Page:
The Kyoto Protocol
The Kyoto Protocol is a protocol to the United Nations Framework Convention on Climate Change (UNFCCC), and an international agreement that aims to reduce the emissions of six greenhouse gases that cause global warming. The gases are carbon dioxide (CO2), methane (CH4), nitrous oxide (N2O), and the other three are types of fluorinated industrial gases: hydrofluorocarbons (HFC), perfluorocarbons (PFC) and hexafluoride. Sulfur (SF6). The protocol agreed to a reduction of at least 5% of the emissions of these gases in 2008-2012 compared to 1990 emissions. This does not mean that each country committed to reduce its emissions of regulated gases by 5%. At least, this is a percentage corresponding to a global commitment and each country subscribing to the protocol had its own commitments to reduce emissions.
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The protocol was adopted on December 11, 1997 in Kyoto, Japan, but did not enter into force until February 16, 2005. In November 2009, there were 187 states that had ratified it. The United States, which was when the Protocol the largest emitter of greenhouse gases (since 2005 is China), never ratified it.
The protocol is part of the United Nations Framework Convention on Climate Change (UNFCCC), signed in 1992 within what became known as the Earth Summit of Rio de Janeiro. The protocol came to give binding force to what the UNFCCC could not do at that time.
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On December 11, 1997, industrialized countries committed themselves in Kyoto to a set of measures to reduce greenhouse gas emissions. The signatory governments of these countries agreed on a reduction, to be reached between 2008 and 2012, of at least 5% on average of greenhouse gas emissions, taking as reference the 1990 levels. The agreement entered into force on February 16, 2005. Russia signed it on November 18, 2004. The main objective is to reduce anthropogenic climate change based on the forced increase of the greenhouse effect. According to the IPCC estimates, the average surface atmospheric temperature will increase between 1.4 and 5.8 ° C during the 21st century (this is what is known as global warming). "These changes will have a serious impact on the ecosystem and our economies," says the European Commission.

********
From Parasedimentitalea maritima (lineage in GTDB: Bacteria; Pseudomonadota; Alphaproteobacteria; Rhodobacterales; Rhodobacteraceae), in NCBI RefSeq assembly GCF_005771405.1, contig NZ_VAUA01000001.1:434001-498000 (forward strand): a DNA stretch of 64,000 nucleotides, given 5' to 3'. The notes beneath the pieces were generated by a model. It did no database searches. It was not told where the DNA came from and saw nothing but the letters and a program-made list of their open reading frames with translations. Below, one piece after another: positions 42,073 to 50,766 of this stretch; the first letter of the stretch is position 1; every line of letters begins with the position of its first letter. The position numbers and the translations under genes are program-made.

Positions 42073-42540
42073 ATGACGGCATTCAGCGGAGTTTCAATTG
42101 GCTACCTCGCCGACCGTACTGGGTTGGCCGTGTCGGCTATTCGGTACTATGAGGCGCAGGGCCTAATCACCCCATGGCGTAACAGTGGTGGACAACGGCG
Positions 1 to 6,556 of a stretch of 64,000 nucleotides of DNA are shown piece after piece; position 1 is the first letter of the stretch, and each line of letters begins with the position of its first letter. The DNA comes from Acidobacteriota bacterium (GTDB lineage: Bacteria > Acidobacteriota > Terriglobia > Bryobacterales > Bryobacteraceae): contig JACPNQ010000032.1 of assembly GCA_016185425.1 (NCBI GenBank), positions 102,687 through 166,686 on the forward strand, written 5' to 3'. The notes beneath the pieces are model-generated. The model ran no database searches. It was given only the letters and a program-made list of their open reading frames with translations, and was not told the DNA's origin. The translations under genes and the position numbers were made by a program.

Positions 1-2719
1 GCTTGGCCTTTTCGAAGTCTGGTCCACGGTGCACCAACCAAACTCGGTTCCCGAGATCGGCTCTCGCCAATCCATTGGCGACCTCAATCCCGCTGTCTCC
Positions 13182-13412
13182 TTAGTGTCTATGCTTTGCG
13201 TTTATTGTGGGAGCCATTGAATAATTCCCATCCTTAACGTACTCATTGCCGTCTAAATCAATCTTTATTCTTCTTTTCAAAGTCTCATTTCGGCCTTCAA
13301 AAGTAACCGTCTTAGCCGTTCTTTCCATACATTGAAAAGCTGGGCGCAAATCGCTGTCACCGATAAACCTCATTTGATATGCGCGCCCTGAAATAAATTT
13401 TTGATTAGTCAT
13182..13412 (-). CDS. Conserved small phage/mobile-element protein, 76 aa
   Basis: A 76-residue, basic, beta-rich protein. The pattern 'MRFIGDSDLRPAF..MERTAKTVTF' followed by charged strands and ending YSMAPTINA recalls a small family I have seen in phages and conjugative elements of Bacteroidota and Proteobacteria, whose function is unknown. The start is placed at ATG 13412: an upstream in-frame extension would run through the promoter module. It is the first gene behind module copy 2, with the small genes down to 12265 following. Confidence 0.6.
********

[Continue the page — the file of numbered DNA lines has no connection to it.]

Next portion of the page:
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It was established that the commitment would be mandatory compliance when ratified by the industrialized countries responsible for at least 55% of CO2 emissions. With the ratification of Russia in November 2004, after getting the EU to pay for the industrial conversion, as well as the modernization of its facilities, especially the oil companies, the protocol has come into force. In addition to the compliance that these countries have made in terms of the emission of greenhouse gases, the generation of sustainable development was also promoted, in such a way that unconventional energies are used as well, thus reducing global warming.
Among the participating countries are: Germany, Austria, Belgium, Denmark, Italy, Luxembourg, the Netherlands, the United Kingdom, Finland, France, Spain, Greece, Ireland, Portugal, Sweden, Spain and the United States.